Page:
Material deprivation leads to spiritual abundance. Our species has been in adolescence. Now we are maturing into the promise of a hopeful future as we grow into awareness of our responsibility.
Pope Francis is speaking as “the first adult”.

We need to hold an image of ourselves as pioneers of a new way, in an unprecedented rite of passage, building a new relationship with the earth after millennia of separation from nature. Our powers are now so great that they threaten life on this planet. We begin to make our way back to a harmonious relationship with the earth.

We are a witnessing species now transparent to each other. We are a cosmic species, children of a living cosmos, with purpose to our lives. The sense of connection awakens as we see ourselves as part of the living universe: the offspring.

Humanity is on a heroic journey into awakening, living within a living universe. There is a mutuality of knowing between the universe and ourselves, a sense of belonging. We need only the social will to claim the connection.

PAY ATTENTION as decisions of monumental importance for our future are made.

 

It is still full darkness the following morning when I waken with sudden knowing. 5:20 am. Time of the eclipse. Full moon. Blood moon. I pull on a warm robe over pajamas, push my feet into sandals, hurry outside. Some of my companions are already walking around the perimeter of the hotel trying to locate the moon in this blackened cloud-shrouded sky. I see a bright light just above the hotel’s front entrance. I stand here, a solitary watcher gazing at the sky. This may be part of the eclipse. Yes, it must be. I wait, gazing.
I hear Jean’s voice behind me: “That’s not the moon. That’s the Morning Star.” Oh….
A wind separates the clouds so we can follow the light further along the road.
Darkness. Light. The clouds part to reveal a reddish tinge. The Blood Moon. The eclipse. We watch, wrapt in silence….

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No teacher on the planet could wish for a better illustration of her teaching. Nor could any teacher make better magic of the moment, noting the emergence:
“The next level of your human becoming,” Jean says into the radiant darkness. “Feel it. Look out at the great branching of light….it looks like an angelic light, permeating through the sky, this sky of your own becoming, in this magnificent cosmic visual display. Great angelic forms. Just look at this phenomenal reality: potent and bright.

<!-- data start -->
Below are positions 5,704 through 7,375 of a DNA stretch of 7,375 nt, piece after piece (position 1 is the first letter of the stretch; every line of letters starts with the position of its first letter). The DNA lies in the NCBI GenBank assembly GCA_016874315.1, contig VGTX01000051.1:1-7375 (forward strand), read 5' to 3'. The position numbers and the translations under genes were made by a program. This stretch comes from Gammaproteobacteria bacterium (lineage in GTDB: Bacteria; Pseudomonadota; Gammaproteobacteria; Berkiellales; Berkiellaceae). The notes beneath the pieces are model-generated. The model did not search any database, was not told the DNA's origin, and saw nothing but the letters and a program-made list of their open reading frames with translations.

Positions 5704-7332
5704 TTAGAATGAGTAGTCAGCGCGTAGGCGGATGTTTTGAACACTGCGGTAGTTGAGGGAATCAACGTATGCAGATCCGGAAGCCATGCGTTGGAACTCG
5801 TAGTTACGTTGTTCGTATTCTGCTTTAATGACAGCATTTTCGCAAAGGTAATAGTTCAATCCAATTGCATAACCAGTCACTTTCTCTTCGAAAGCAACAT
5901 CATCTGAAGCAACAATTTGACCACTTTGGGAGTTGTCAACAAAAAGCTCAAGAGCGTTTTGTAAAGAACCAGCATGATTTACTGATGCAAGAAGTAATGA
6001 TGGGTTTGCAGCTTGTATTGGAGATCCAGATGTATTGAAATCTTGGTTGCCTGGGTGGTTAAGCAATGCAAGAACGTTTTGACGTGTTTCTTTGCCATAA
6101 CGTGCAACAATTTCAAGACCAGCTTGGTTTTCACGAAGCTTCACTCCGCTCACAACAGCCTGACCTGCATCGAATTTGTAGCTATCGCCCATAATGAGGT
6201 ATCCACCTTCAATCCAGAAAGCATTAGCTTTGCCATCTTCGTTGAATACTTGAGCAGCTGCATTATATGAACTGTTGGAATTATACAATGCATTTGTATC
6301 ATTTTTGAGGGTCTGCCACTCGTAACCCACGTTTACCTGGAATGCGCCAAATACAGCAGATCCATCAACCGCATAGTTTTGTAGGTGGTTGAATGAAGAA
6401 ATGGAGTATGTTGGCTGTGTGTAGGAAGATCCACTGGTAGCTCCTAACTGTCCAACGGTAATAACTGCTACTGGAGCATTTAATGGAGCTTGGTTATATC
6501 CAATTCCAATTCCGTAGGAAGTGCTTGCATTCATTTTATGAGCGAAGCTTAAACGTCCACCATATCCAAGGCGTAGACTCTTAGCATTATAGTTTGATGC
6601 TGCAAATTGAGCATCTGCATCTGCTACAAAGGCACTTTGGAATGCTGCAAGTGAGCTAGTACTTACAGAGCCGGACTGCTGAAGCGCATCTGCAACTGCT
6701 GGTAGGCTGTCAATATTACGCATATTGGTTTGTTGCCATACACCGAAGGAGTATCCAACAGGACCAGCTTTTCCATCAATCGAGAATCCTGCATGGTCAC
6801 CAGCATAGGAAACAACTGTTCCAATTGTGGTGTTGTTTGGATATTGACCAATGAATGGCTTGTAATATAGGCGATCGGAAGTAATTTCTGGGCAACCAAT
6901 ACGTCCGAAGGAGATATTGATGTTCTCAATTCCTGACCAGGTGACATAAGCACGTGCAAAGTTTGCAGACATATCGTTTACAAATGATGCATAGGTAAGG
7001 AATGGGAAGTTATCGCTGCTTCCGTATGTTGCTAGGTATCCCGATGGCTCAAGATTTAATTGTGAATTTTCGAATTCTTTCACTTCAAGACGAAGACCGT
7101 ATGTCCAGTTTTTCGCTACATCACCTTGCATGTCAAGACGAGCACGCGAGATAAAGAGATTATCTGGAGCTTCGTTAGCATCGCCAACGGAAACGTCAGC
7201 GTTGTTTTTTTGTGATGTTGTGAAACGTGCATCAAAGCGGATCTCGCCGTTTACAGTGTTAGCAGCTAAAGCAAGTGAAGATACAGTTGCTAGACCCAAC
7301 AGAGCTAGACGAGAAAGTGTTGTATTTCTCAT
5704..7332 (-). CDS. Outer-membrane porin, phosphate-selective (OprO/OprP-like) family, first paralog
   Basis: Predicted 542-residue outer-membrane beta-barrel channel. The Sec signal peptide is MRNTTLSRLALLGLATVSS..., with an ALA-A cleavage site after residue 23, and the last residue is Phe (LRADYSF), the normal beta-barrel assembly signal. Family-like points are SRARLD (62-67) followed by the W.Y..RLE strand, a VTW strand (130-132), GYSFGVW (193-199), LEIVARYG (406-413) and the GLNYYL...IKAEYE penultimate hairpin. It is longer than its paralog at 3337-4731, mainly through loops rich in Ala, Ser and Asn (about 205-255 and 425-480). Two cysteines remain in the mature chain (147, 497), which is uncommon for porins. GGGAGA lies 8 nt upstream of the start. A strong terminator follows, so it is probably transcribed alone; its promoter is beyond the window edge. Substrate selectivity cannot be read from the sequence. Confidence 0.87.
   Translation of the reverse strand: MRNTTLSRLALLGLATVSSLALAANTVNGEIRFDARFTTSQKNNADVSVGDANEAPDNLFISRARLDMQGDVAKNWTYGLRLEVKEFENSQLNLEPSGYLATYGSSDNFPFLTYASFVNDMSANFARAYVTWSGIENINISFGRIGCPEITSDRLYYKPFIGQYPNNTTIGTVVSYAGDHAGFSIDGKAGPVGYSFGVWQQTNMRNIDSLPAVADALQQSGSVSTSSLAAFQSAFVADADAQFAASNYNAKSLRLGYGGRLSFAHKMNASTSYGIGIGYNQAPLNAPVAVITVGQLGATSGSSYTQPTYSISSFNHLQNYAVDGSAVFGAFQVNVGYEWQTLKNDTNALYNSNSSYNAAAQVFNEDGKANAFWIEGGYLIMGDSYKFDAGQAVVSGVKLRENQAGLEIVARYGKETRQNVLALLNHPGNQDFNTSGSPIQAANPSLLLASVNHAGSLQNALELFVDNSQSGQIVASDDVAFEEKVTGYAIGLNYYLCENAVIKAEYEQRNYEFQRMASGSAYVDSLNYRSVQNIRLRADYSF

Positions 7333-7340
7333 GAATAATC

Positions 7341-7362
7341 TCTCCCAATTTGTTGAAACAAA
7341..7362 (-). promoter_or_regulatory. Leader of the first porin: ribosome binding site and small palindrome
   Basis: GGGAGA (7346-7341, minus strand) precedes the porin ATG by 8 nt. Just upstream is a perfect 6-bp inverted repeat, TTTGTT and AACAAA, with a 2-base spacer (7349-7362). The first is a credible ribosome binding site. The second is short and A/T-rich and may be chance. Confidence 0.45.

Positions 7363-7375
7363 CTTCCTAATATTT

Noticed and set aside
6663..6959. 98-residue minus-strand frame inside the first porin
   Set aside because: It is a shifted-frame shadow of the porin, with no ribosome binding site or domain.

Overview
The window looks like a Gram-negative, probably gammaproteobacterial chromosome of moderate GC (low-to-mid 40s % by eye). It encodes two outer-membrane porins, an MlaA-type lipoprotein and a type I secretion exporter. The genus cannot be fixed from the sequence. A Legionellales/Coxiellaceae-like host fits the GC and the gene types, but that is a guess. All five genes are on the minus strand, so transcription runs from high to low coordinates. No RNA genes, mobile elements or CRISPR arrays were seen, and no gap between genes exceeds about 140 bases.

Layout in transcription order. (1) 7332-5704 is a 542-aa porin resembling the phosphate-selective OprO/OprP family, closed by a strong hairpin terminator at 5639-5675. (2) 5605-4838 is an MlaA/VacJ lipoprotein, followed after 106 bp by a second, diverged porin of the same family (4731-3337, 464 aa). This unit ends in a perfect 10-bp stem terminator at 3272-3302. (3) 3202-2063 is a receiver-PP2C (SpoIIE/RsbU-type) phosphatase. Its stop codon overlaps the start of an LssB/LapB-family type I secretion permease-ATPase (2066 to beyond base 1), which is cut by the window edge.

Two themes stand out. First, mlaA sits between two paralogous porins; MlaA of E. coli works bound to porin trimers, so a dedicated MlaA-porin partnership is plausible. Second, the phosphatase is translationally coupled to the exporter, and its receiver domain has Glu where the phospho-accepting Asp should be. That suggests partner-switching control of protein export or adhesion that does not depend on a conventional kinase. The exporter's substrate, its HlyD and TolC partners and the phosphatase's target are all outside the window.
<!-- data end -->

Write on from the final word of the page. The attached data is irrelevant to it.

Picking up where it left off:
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“The great branching out. As within, so without; as without, so within. Feel this branching, this activation of your essential humanness as it moves to its next possibility….the branching that is happening so powerfully now.

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“Isn’t it glorious? One of the most beautiful skies I’ve ever seen…. And so it is”’

The Wooing of Etain: Part Two

We have just heard the first part of the Storyteller’s new tale, “The Wooing of Etain”. She has left us alone to reflect on the story as it ha unfolded thus far, to see how it might relate to our own lives.

The ancient times of Ireland, the seldom seen Faery people, children of the Goddess Danu, their dwelling places under the mounds, the power of magic that both creates and destroys… these elements of the story may seem very far removed from our lives.

Yet the Storyteller chose this tale because it speaks of desire and longing. Midir had so long yearned for Etain that when his foster son offered compensation for an injury, Midir knew at once his heart’s deepest desire.

This is the first thing I learned from the Storyteller: to know and to trust the deepest longings of my heart. This was not easy for me. Like most women, I had been taught to consider the desires of others, but not my own. I had been taught to distrust desire, to fear my own body where desire dwells.

Yet, in my time with the Storyteller, I have come to reverence desire as the opening to the sacred. I have learned to distinguish a surface desire that may be only a fill-in for what I truly want from the deeper longing which is the desire of
the Holy in and for me.
And what of you? What are the deepest longings of your heart? If someone were to offer you as compensation what you most desire, would you know at once, as Midir did, what to ask for?
Julian of Norwich, that great 14th century English mystic and teacher of wisdom,
tells us what God taught her:

I am the ground of your prayers.
First, it is my will that you have what you desire.